WNBA Commissioner Cathy Engelbert on the League’s Impact Over 25 Years, Its Continued Growth

Player-first initiative, fan engagement has driven success

When Candace Parker and the Chicago Sky raised the WNBA Championship trophy last weekend, they capped off the league’s 25th season. The league has made some pretty significant strides in those 25 years, and a growing fanbase has pushed its broadcasts to better ratings, greater traction on social media, and more popularity than ever in the professional-sports landscape. At SportsBusiness Journal’s recent World Congress of Sports, WNBA Commissioner Cathy Engelbert reflected on the massive success of the 2021 season and how this established league can become even bigger.

On developing more fan-engagement opportunities:
[Our fanbase] skews younger, more diverse, and more women. We’ve taken that information and realized that everyone watching has a second screen, like their phone, with them. Some of our players, who are digital-native and around 24-25 years old, watch all of their content on their phones. So we tried to find a way to partner with companies to get our fans involved in voting for the W25, the GOAT, and the WNBA All-Star Game. Every company is a technology company, and sports leagues are no different. That’s why we’ll continue to engage the fan through our Tap to Cheer within the app, our search-engine optimization, or our League Pass and digital footprint.

On progress made over 25 seasons:
The WNBA isn’t the only women’s professional league to survive 25 years, but we’re also thriving. Our ratings were through the roof this year, including +78% in the postseason alone — in a very crowded sports landscape with MLB Postseason, NFL regular season, and the upcoming start of the NBA. We’re really proud of what these players were able to accomplish both on and off the court. The 25th season has meant a lot, and there’s a lot of [positive] momentum for women’s sports that we all need to pay attention to.

On how exclusive activations for the 25th season drove increased interest:
Anyone who knows women’s sports knows how hard it is to grab [media] exposure. We used this 25th season to drive marketing campaigns, create more household names, and focus on what the last 25 years have meant for the league. We tried to [slowly] move the needle and made enormous progress. All of the activations that we did around this year — the W25, the GOAT — recognized the history of where this league has come from. The social-justice platform that the players have created, which started last year in our “Wubble,” has carried into this year to support health and equity in communities of color, voting rights, and civic engagement. We’re in a multidimensional, multi-year business transformation; the 25th season couldn’t have come at a better time.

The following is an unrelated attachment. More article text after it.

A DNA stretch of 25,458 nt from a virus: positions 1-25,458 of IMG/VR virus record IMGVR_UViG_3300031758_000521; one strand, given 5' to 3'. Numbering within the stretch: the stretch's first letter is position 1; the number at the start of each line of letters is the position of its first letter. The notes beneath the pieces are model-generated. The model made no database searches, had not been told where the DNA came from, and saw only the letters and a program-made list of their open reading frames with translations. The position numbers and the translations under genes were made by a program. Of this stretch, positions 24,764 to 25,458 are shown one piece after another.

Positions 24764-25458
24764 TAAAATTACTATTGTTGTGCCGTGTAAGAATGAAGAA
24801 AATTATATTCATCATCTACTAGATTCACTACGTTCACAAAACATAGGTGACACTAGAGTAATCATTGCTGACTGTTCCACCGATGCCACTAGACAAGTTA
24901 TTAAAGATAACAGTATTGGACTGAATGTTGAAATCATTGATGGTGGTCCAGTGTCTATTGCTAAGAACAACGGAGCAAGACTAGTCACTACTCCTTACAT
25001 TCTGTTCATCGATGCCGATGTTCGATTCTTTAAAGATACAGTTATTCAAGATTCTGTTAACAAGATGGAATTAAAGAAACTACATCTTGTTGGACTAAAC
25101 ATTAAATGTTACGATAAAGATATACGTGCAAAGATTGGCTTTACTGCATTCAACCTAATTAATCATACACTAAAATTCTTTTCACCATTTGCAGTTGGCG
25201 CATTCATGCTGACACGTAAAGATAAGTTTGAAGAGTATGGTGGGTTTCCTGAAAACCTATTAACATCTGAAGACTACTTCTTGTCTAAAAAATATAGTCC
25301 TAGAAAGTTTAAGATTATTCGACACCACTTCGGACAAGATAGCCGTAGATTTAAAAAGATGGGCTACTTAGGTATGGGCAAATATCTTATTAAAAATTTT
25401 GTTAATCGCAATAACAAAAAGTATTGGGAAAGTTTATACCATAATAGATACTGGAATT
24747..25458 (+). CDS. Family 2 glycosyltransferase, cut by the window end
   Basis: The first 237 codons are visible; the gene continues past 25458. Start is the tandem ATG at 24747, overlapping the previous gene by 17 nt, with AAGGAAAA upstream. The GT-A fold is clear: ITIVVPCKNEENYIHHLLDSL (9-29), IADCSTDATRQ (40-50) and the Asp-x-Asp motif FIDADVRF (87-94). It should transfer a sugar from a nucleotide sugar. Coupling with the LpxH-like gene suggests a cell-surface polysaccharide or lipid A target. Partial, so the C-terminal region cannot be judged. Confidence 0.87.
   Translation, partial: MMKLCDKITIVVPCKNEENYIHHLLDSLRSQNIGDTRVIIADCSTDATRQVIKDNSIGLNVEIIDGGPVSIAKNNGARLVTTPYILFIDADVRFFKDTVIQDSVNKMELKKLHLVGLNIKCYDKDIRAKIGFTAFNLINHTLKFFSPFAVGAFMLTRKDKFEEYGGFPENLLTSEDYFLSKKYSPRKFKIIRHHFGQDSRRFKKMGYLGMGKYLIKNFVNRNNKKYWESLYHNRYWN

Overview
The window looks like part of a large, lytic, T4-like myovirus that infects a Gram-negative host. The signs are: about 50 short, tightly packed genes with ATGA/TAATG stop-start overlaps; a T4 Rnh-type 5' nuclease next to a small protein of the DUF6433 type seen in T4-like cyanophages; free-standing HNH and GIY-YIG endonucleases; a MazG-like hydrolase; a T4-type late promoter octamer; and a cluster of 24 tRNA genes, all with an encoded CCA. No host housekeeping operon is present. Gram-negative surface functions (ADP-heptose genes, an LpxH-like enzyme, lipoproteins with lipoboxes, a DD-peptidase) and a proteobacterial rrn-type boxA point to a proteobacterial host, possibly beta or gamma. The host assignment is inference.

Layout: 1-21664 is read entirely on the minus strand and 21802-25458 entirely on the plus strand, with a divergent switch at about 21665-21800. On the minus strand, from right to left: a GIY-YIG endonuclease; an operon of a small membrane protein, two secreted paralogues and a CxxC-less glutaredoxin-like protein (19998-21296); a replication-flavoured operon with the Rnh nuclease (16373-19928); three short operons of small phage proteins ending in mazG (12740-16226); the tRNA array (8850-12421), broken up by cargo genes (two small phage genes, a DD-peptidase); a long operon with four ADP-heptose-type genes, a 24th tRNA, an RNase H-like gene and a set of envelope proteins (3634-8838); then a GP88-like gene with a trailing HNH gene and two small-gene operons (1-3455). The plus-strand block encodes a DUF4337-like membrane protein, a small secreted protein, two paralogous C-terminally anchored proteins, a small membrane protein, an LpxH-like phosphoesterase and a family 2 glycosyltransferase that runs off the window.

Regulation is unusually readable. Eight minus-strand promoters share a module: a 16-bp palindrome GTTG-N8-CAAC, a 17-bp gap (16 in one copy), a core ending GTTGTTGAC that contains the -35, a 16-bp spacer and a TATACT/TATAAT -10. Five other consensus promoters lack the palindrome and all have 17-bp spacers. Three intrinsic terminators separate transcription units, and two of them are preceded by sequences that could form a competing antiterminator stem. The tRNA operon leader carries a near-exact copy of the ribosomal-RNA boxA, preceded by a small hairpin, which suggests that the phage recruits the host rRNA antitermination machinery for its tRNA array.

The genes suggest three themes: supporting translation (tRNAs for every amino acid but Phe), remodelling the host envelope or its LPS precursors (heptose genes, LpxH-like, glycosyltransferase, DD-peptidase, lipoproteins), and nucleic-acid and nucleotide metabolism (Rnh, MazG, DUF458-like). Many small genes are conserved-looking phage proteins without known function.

On how digital innovation will power the league’s next 25 years:
If you want to go from survive to thrive in this environment with all of the competition that we go up against, you have to find ways to differentiate yourself. As we go into the next 25 years, we are on a great path towards growth, but we also need to find more partnerships, and obtain more media-rights deals. That will enable us to invest in the future through digital and other innovative ways to appeal to new fans. This includes sports betting, gaming, and fantasy sports — aspects that we haven’t scratched the surface on. Some of our teams are able to sign off on legalized sports betting as it gets to more states. We’re working hard on a lot of things, but we’re very pleased with where we are now and how we’re leading 25 years in.

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